Saturday, August 2, 2014

Quick Take on Academic Publishing Racket

This has been going around this week on twitter:

The basic idea is that academic publishing is far more profitable than most industries because it gets free input (scholars are not paid for publishing articles) and expensive output (high prices for access to these publications).  They now generously let you, as an author, pay to grant open access.  It only costs $3k.  A great business model.

To be clear, I am only bitter about the second part.  I don't expect to be paid for journal articles, and I don't expect to be paid much for my books (unless suddenly they fly off the shelves).  Why not?  Because my job as a professor is to disseminate that which I learn.  It is not just part of the job description but inherent in the entire enterprise.  Indeed, I get money from the government (Canadian, that is) to do the research with an expectation to share it.  The grants these days require knowledge mobilization plans, which includes not just journal articles but blogging, media outreach and more.  But the basic foundation of the academic research enterprise is publishing in peer-reviewed outlets.  So, I am not expecting to get $ for journal articles.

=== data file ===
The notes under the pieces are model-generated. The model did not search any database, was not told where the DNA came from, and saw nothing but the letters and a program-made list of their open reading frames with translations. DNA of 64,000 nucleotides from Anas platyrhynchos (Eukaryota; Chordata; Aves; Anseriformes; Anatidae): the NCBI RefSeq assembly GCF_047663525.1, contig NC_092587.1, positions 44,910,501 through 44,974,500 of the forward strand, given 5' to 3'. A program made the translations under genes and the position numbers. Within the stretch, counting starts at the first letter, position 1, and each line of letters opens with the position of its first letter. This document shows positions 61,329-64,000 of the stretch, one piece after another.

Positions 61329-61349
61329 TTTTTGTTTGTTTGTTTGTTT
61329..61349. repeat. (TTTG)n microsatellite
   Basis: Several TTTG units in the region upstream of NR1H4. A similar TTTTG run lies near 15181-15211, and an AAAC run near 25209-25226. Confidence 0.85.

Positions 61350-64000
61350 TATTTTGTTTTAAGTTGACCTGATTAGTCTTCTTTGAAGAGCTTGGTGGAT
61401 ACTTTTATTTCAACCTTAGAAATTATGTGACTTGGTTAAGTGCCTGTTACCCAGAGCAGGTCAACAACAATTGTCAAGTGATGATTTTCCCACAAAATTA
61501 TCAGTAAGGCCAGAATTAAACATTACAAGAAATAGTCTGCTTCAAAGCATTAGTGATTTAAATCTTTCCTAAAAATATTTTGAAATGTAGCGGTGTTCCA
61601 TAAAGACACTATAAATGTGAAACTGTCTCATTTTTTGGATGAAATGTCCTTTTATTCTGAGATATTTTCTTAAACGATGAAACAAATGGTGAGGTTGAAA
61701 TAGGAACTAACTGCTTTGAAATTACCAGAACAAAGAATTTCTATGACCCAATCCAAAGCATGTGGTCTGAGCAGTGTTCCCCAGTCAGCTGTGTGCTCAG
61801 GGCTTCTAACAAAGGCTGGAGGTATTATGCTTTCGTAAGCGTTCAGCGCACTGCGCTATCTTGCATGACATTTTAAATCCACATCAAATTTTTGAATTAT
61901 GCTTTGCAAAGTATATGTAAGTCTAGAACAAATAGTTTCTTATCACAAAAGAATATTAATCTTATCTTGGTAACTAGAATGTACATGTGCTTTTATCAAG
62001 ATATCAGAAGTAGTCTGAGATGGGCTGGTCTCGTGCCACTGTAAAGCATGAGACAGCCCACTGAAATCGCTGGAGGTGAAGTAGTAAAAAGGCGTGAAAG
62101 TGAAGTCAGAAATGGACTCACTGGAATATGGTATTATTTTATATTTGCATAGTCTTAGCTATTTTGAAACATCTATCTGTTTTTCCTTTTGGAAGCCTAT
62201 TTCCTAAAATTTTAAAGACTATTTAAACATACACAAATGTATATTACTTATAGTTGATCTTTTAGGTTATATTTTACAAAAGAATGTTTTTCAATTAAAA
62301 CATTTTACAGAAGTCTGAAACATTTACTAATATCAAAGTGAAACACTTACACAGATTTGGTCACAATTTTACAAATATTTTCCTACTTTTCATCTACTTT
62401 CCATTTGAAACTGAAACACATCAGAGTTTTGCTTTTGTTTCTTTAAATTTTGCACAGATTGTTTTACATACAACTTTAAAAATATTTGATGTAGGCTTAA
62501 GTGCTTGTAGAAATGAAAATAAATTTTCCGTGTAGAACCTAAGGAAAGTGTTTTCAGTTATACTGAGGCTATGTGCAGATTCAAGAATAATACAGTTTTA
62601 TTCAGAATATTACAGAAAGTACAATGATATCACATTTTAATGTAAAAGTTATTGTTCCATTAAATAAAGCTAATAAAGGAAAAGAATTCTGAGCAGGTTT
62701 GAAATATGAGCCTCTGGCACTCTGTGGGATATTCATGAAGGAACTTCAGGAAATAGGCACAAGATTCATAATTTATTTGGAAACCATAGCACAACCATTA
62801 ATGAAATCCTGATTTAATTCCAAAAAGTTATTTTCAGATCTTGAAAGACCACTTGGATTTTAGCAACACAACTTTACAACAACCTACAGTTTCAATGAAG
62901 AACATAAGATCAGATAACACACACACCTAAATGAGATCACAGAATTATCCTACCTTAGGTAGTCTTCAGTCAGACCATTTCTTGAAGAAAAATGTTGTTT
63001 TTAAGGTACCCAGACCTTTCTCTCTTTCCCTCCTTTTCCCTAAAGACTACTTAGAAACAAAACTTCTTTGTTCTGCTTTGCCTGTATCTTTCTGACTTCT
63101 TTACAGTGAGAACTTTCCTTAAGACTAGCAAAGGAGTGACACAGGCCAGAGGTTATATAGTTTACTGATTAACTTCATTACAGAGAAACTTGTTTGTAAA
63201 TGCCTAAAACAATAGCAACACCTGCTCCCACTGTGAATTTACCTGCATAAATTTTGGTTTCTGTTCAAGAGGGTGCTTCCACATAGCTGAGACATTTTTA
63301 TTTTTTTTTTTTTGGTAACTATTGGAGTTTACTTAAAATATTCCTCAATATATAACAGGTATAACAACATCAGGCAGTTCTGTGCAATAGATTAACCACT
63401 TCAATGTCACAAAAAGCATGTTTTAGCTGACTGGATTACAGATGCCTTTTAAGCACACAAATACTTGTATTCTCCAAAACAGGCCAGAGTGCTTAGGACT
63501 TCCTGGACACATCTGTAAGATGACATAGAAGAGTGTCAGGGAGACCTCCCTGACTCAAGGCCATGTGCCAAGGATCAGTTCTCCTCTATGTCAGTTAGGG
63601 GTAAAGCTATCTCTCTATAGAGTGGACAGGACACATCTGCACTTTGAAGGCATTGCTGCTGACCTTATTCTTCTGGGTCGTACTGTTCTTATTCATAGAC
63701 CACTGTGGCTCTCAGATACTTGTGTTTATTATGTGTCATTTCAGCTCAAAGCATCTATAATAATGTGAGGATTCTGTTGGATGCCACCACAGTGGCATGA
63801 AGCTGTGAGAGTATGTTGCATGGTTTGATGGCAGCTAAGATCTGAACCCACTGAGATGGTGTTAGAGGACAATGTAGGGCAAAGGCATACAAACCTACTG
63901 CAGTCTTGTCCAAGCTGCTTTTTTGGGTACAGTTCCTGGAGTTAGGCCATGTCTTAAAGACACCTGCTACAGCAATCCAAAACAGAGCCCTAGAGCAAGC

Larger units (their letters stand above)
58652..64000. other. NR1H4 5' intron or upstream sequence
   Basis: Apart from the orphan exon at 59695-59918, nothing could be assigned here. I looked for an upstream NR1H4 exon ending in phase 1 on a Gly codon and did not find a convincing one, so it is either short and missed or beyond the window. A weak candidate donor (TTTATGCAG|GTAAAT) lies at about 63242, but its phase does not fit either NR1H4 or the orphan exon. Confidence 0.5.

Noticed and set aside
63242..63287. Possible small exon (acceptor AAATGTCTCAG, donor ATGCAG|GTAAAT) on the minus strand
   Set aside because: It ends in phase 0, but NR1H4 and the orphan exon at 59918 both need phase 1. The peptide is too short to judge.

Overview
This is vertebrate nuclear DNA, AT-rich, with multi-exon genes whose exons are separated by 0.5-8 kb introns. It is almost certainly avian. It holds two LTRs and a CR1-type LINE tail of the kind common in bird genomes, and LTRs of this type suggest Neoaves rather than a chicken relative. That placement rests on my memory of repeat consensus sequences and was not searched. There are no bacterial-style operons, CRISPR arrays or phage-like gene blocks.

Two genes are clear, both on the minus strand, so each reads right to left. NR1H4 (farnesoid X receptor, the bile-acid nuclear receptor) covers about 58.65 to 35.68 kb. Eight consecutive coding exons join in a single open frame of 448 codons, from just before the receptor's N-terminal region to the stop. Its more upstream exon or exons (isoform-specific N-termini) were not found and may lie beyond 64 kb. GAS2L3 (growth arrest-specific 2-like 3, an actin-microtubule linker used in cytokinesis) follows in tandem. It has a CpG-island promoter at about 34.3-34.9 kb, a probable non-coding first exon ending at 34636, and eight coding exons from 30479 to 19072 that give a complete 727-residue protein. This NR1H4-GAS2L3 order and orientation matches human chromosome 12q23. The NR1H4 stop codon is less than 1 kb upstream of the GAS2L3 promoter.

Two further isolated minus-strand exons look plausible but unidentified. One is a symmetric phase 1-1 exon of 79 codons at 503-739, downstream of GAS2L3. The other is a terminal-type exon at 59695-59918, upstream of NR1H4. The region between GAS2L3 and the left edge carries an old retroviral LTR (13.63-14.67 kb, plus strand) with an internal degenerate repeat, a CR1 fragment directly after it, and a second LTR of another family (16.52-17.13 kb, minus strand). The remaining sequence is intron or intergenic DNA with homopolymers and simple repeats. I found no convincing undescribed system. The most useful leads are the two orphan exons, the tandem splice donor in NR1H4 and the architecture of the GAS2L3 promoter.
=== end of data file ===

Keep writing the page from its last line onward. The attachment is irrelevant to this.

What I would like to see is better access to the outputs.  The fees for access to an article are more than what it costs to buy an average book, and having regular access to an entire line of journals costs more than a transcontinental trip.  The prices are outrageous.  Why?  Because these companies have little competition.  But the more rapacious they become, the more likely it is for alternatives to gain legitimacy.  The alternatives already exist--web-based outlets--but they just need to get more cred from professors, deans and the rest of academia.  I am pretty sure that the academic publishers are maxing out now because they sense the end is near.  The journal publishers cannot complain too much about loss leaders and all the rest as long as their operating profits are through the roof. 

While I prefer for all the gates to go away, I don't expect ungated research to be widely read.  As I have written before, our prof-to-prof communications can use shorthand (jargon) and do strange, boring stuff that is necessary to communicate why we should be believed--explaining methods and such.  But I do strongly prefer for access to be reasonably affordable so that undergrads, grad students, university libraries and other interested parties can engage their curiosity without bankrupting themselves.

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